Continuing in the occasional series from my husband about his various business trips, here's a piece on his visits to Vietnam.
I travel so much for work and am hardly ever in Singapore or ‘at home’ so I thought I’d write a review of the hotels I've stayed at in Vietnam to help readers if they are planning a trip to this wonderful country. Although they were a business trips I visited both Hanoi and Ho Chi Minh City (or is it Saigon, many locals do not use the new name).
In Hanoi, I stayed at the Hanoi Hilton Opera, located reasonably centrally, near the Opera House (as the name suggests). It is a standard business hotel the room rate was $155 (US) for the room and brekkie (an extensive selection), but there may be deals for a weekend adventure, it had the usual facilities, including an outdoor pool (not used this trip, it was freezing outside).
On a brief walk around the city on arrival I observed that the city is very European in feel. France was the former colonial power, and there are huge wide open boulevards and grand colonial buildings. It was cold too (well it was about 12 or 13 degrees) with dank overcast drizzly weather.
Dinner the first night (of my first stay) was at a local place near the Movenpick hotel called Quan An Ngon (15 Pho Phan Boi Chau). I have actually been to Hanoi again since and am still as captivated by the colonial French buildings, so unlike any other Asian city. I dined at this place on both of my visits to Hanoi and on my second visit also stayed in the Movenpick Hotel. A hotel with a lovely boutique feel with well appointed rooms and comfy beds. The restaurant though is a collection of hawker type stalls, offering an extensive selection of Vietnamese food, ordered and served to your table by an array of efficient waiting staff. The food is excellent, including my favourite Pho Bo (the Ha Noi beer comes with ice in the glass, request it without if that is your preference).
On my first visit there we had a feast of spring rolls, wraps and the aforementioned excellent Pho Bo (my new favourite food), sitting on shared tables. The second night (of my first stay) was at Green Tangerine, a quiet French-Asian fusion place in the Old Quarter (48 Pho Hang Be), serving great food. Again I had the Vietnamese banquet but my travelling companions had French-inspired dishes, the duck and the lamb looked fab (it was a tad expensive for Hanoi but worth it).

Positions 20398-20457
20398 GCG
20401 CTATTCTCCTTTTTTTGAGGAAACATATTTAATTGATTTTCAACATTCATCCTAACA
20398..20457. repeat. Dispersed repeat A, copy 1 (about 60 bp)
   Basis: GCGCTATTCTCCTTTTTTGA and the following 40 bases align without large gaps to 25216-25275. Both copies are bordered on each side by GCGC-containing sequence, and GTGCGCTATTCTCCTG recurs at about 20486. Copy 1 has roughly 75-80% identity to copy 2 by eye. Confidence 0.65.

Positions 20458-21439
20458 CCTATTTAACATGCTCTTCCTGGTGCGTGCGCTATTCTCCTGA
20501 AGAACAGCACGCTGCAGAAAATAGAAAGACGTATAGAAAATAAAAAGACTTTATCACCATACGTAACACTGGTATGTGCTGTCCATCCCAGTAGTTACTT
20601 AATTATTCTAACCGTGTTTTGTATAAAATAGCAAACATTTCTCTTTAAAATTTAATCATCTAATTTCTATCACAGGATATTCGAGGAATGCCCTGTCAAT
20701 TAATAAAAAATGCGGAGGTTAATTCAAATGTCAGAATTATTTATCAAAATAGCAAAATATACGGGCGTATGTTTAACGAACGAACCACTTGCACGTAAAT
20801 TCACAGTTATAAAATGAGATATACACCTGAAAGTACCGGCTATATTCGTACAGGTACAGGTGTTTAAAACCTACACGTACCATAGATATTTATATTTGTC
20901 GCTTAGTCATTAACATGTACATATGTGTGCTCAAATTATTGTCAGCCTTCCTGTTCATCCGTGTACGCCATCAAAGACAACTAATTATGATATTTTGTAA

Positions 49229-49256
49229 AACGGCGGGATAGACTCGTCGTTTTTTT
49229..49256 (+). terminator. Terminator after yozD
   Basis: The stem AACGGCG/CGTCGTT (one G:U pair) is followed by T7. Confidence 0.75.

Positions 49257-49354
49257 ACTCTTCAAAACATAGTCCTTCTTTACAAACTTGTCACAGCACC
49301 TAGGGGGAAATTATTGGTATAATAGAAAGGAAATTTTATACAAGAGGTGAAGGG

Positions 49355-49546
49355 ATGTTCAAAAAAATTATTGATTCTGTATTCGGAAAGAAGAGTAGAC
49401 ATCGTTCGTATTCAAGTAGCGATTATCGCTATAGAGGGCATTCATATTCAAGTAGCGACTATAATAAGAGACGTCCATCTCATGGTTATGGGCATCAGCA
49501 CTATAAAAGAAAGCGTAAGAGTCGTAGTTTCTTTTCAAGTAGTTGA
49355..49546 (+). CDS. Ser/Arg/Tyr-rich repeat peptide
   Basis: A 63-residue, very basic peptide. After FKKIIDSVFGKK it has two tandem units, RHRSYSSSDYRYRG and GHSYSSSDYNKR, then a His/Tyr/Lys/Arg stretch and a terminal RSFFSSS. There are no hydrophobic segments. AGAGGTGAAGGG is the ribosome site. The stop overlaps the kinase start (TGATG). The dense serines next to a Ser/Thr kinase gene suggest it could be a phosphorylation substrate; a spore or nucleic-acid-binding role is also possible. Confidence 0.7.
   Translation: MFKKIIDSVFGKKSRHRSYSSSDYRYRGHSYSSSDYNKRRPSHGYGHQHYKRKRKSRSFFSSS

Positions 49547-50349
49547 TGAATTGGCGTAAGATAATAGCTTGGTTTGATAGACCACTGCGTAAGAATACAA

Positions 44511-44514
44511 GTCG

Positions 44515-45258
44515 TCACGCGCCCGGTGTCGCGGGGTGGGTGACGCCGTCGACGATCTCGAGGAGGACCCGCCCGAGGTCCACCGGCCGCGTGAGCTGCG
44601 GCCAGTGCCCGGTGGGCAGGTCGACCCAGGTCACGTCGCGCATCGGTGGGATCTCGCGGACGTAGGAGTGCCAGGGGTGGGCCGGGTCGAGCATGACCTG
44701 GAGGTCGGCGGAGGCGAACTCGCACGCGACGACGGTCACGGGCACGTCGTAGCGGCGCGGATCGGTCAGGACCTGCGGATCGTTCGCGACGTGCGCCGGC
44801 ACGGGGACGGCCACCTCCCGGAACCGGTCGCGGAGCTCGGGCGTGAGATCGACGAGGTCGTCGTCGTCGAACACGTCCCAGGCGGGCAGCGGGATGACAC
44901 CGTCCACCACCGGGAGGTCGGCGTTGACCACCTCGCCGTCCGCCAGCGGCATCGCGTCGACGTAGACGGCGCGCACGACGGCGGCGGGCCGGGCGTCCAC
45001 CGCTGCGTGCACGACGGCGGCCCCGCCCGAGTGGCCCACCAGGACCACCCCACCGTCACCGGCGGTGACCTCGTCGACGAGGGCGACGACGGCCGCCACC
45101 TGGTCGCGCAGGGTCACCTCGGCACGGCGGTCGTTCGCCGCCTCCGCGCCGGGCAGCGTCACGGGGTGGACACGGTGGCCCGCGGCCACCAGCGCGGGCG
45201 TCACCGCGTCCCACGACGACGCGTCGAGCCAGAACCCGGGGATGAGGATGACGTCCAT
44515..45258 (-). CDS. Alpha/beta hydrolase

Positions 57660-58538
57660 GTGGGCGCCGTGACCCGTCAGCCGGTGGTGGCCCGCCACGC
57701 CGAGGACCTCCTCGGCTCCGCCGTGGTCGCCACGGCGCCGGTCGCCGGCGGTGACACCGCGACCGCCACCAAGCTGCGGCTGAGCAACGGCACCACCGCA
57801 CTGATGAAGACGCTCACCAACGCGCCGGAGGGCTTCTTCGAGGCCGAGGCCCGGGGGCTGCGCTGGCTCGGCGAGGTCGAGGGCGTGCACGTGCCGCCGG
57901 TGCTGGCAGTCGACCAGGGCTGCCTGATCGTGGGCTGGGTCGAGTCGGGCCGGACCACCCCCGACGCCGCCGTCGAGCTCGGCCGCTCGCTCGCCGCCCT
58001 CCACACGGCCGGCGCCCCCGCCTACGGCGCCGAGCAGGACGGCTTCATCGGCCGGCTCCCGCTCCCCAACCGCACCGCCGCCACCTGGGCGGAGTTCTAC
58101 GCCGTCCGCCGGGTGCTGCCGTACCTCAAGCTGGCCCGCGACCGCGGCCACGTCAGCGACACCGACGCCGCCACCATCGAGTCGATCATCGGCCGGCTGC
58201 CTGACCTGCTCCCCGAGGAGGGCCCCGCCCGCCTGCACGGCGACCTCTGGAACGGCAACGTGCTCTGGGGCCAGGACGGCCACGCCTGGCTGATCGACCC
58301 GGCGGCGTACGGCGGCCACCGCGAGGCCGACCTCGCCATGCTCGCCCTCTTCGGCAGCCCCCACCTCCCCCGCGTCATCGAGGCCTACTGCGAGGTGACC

In Saigon, we stayed at the Intercontinental Asiana Hotel, near the Reunification Palace and Notre Dame Cathedral. Again a standard business hotel but connected to the best food court in Saigon (called The Link). The rooms, or more specifically the bed in the room, were excellent with good working facilities. I dined at Bobby Chinn’s restaurant (in The Link), which was excellent (my first dining experience in the restaurant of a celeb chef) with a truly lovely ambiance (there were rose petals on the table, not great for solo dining perhaps). I had roast chicken with roasted veg and wasabi mash (I know, not Vietnamese but sometimes we are tourists) with a complimentary dessert (a chocolate mousse parcel) and a couple of excellent Saigon Beers (Hanoi Beer was equally great).
As my meetings were in the hotel we made the buffet lunch in the hotel’s Pier 39 Restaurant. The Pho Bo was the best ever (perhaps I need to sample this from the dodgiest street vendor too) but the other choices were extremely extensive. The hotel is next to the Hard Rock Cafe if you crave a burger or nachos.
In Saigon, the roads are chaotic but it is fun to watch the flow of traffic with all the mopeds, constant taxi horns and disregard for traffic signals. I’d hate to actually drive here.